6. Bilingual ASL/English approach
We the Deaf People supports the Bilingual American Sign Language/English (otherwise known as the Bilingual-Bicultural or Bi-Bi) approach. In this approach, ASL is used as a first language to teach English and other languages.
Bi-Bi may represent a return to the original approach, as practiced by Laurent Clerc and Thomas Hopkins Gallaudet at “Old Hartford,” the American School for the Deaf. They educated several generations of literate and successful tradespeople, farmers, artisans, and teachers. The results we’ve seen with Bi-Bi are good to excellent.
Students who have access to more than one language learn better. And Deaf students who have ready access to ASL and written English do very well.
Research supports the Deaf community’s view that Bi-Bi is an effective approach, offering full language access to Deaf children. As an example of the benefits of ASL/English bilingualism, here’s are three abstracts (summaries) of scholarly articles:
This article presents the findings of a study of the relationship between American Sign Language (ASL) skills and English literacy among 160 deaf children. Using a specially designed test of ASL to determine three levels of ASL ability, we found that deaf children who attained the higher two levels significantly outperformed children in the lowest ASL ability level in English literacy, regardless of age and IQ. Furthermore, although deaf children with deaf mothers outperformed deaf children of hearing mothers in both ASL and English literacy, when ASL level was held constant, there was nåo difference between these two groups, except in the lowest level of ASL ability. The implication of this research is straightforward and powerful: Deaf children’s learning of English appears to benefit from the acquisition of even a moderate fluency in ASL.—Michael Strong and Philip M. Prinz, “A Study of the Relationship Between American Sign Language and English Literacy,” Journal of Deaf Studies and Deaf Education (1997) 2 (1): 37-46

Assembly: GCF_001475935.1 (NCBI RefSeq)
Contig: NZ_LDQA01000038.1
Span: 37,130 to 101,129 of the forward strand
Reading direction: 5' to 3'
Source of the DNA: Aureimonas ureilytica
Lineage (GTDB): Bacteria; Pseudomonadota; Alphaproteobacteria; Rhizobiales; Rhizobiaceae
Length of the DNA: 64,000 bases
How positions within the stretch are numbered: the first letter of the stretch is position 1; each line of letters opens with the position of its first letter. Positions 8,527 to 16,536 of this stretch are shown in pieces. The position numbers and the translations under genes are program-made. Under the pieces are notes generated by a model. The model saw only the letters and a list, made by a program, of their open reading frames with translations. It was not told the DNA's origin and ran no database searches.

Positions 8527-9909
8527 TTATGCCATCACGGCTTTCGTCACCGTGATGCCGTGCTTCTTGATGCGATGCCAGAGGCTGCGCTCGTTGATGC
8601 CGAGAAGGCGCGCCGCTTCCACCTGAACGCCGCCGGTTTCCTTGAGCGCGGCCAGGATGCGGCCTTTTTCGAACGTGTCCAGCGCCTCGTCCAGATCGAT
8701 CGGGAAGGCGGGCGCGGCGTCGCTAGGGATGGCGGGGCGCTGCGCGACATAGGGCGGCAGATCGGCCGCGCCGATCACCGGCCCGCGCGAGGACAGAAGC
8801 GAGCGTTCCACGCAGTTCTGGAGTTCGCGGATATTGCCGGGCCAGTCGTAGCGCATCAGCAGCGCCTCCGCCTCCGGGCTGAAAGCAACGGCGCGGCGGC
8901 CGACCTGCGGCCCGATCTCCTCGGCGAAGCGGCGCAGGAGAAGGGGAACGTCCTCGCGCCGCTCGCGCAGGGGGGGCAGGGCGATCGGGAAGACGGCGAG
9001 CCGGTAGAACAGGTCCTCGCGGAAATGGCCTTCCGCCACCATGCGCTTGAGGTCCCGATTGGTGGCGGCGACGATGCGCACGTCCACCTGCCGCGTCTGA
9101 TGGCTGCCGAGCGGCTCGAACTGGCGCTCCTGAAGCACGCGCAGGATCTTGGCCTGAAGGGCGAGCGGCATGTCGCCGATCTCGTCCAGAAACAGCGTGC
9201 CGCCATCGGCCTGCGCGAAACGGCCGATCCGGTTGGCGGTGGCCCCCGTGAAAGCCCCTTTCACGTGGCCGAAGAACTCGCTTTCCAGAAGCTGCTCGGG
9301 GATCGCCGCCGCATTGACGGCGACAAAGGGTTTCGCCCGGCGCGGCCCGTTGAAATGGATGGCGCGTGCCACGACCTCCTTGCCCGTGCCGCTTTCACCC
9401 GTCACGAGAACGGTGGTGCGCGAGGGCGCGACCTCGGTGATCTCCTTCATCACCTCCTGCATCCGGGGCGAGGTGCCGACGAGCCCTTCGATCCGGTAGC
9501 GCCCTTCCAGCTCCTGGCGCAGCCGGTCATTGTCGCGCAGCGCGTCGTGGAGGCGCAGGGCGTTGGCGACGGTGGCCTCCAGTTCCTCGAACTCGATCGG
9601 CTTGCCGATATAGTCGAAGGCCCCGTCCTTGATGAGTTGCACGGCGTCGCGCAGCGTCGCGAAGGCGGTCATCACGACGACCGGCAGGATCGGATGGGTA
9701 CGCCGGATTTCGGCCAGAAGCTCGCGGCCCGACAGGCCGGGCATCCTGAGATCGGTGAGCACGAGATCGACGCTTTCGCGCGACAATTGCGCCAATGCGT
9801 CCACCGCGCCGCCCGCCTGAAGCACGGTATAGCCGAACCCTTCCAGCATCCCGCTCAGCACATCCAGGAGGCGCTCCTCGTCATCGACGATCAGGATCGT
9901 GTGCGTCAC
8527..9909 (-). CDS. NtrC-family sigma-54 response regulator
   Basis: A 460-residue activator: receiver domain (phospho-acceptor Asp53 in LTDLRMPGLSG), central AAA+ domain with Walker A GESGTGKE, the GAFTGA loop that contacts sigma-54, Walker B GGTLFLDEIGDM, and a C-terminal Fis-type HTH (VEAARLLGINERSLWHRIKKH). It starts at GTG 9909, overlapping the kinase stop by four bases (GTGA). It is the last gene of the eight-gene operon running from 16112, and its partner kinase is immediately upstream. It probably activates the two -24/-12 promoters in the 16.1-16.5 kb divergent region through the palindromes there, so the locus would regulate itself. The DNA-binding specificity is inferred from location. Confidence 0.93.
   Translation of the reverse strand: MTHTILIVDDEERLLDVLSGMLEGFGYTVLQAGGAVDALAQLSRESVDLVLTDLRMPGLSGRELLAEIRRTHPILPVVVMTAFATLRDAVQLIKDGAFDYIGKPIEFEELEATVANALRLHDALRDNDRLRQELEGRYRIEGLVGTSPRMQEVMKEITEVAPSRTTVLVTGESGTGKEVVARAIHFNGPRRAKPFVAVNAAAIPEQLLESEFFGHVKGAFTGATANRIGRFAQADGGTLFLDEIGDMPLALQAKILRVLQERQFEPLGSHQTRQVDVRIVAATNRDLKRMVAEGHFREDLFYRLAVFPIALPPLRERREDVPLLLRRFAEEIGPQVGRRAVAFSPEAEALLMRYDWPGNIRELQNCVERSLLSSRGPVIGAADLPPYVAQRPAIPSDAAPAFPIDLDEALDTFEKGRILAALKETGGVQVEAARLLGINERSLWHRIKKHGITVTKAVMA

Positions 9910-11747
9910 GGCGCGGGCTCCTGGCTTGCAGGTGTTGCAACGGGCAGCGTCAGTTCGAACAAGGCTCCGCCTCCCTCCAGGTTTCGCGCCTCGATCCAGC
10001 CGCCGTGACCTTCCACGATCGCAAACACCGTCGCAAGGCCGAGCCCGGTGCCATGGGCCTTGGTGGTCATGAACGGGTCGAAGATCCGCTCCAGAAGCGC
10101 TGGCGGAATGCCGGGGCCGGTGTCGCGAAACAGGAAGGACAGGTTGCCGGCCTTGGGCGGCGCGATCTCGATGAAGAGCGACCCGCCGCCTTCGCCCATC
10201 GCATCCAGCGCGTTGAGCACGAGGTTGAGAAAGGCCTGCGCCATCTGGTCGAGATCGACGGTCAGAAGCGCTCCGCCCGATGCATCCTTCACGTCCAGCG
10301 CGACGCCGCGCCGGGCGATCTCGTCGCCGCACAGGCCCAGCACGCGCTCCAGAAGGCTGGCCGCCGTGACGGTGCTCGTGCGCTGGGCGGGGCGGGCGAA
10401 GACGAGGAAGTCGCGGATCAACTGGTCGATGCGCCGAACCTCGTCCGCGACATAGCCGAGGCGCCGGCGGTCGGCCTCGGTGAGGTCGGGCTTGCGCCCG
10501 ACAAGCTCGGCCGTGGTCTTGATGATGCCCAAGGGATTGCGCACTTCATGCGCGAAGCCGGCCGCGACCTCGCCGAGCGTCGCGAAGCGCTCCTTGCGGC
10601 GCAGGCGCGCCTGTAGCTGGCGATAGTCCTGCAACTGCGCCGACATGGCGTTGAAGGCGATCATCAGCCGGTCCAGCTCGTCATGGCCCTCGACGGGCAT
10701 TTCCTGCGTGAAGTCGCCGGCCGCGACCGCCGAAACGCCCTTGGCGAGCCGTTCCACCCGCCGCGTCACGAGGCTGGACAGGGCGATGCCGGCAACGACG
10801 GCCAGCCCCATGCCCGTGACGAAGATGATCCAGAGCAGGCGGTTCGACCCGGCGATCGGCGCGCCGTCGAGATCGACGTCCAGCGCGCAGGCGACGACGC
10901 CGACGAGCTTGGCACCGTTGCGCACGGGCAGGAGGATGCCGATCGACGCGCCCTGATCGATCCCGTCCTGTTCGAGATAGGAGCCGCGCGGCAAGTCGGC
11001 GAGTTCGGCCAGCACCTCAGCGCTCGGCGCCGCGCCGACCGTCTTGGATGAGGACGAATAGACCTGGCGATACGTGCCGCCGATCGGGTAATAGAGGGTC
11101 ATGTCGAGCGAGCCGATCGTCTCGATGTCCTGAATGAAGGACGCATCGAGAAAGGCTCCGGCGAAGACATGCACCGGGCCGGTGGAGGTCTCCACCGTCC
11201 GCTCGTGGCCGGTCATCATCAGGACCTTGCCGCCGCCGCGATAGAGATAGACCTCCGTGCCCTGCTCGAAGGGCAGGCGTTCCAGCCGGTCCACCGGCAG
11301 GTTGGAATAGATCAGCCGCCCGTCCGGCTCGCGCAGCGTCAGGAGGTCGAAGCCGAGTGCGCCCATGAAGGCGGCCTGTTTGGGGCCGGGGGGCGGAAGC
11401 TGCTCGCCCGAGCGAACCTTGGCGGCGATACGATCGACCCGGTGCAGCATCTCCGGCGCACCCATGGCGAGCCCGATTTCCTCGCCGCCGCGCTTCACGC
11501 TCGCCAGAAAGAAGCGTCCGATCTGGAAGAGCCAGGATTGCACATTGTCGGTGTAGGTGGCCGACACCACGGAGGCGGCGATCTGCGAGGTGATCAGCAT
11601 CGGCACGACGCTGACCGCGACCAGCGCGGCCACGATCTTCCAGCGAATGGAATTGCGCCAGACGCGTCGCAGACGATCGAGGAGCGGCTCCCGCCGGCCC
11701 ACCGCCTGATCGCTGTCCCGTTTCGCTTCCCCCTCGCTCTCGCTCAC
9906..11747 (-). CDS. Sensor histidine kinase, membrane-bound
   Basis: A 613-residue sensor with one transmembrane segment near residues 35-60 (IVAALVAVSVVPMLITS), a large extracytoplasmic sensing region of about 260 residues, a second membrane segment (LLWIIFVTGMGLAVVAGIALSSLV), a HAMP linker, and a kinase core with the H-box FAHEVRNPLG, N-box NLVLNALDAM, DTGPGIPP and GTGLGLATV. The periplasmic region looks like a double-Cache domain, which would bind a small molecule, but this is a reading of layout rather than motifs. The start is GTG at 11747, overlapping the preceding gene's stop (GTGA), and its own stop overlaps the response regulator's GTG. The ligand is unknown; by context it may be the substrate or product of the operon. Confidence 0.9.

Recently, it has been argued that American Sign Language (ASL) should be the first language of some deaf children and that English should be taught as a second language. This article supports that argument on both philosophical and empirical grounds. Philosophical support stems from viewing deafness as a cultural difference rather than as a medical disability. Empirical evidence demonstrates that (a) ASL is a natural language, (b) deaf children acquire ASL in a normal and predictable manner when exposure occurs at an early age, and (c) deaf children who acquire ASL at an early age may outperform other deaf children on all measures of academic achievement. Based on the empirical evidence presented, implications for educational practice are provided.—Erik Drasgow, “American Sign Language as a Pathway to Linguistic Competence,” Exceptional Children (April 1998), vol. 64 no. 3: 329-342
The widespread implementation of newborn hearing screening and advances in amplification technologies (including cochlear implants) have fundamentally changed the educational landscape for deaf learners. These changes are discussed in terms of their impact on sign bilingual education programs with a focus on the relationships between language and the development of literacy and the changing role of signed language in this process.—Connie Mayer and Greg Leigh, “The changing context for sign bilingual education programs: issues in language and the development of literacy,” International Journal of Bilingual Education, Special Issue: Deafness and Bilingual Education, Vol. 13, No. 2 (2010): 175-186
We disagree with AGBell’s position that oral language should come first and should be a deaf child’s primary or sole language. We affirm our support for the Bilingual ASL/English (Bi-Bi) approach.